# How do you factor x^3 -x^2 + x -6 = 0?

Jun 9, 2016

$\left(x - 2\right) \left({x}^{2} + x + 3\right)$

Derived by substitution and observation.

#### Explanation:

Given:$\text{ } {x}^{3} - {x}^{2} + x - 6$

Factors of 6 are {1,6} ; {2,3}
So $x$ equals at least one of these factors is a solution.
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Try $x = 1$
$1 - 1 + 1 - 6 \ne 0 \textcolor{red}{\text{ Fail}}$

Try $x = 2$
2^3-2^2+2-6=0 =>color(green)(x-2 " is a factor"
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So we have (x-2)(?)=x^3-x^2+x-6=0

Building by 1 term at a time.
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$\textcolor{b l u e}{\text{1st term:}}$ this needs to build ${x}^{3}$

(x-2)(x^2+?)  gives ${x}^{3}$

But $- 2 \times {x}^{2} = - 2 {x}^{2}$ giving

(x-2)(x^2+?) = x^3-2x^2+?

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$\textcolor{b l u e}{\text{2nd term}}$ this build to be $- {x}^{2}$

To 'force' $- 2 {x}^{2}$ into $- {x}^{2}$ we need to generate $+ {x}^{2}$

So our next number is $x$ giving

(x-2)(x^2+x+?) = x^3-2x^2+x^2-2x+?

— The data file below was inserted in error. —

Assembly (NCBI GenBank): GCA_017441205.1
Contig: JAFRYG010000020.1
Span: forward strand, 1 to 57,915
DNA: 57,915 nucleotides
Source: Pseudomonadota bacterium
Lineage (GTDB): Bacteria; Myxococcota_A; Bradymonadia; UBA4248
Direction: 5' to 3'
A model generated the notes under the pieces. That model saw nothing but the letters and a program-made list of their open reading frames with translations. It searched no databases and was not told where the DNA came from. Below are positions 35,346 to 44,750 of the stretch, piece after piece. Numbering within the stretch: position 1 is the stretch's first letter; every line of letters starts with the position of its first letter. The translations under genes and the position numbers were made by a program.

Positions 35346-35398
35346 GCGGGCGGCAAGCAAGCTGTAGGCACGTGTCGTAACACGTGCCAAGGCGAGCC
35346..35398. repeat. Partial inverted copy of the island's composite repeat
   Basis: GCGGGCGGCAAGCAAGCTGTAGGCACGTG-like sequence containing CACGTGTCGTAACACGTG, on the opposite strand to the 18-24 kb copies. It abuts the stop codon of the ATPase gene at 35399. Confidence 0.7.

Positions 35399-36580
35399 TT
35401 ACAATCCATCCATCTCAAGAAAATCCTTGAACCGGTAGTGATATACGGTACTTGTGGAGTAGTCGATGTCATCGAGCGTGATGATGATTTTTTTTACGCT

(x-2)(x^2+x+?) = x^3-x^2-2x+?

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$\textcolor{b l u e}{\text{3rd term}}$ The $x$ from ${x}^{2} + x$ generated is $- 2 x$ but we need it to be $+ x$. So to force this change we need to generate $+ 3 x$

So our next number is 3 giving

(x-2)(x^2+x+3+?) =x^3-x^2-2x+3x-6 and this is our starting equation so the two bracket factors are:

$\left(x - 2\right) \left({x}^{2} + x + 3\right)$

We have now built all the terms

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The latter bracket can not be split into any further whole number factorisations so we stop.

The only whole number factors of 3 is {1,3} and $3 x - x \ne + x$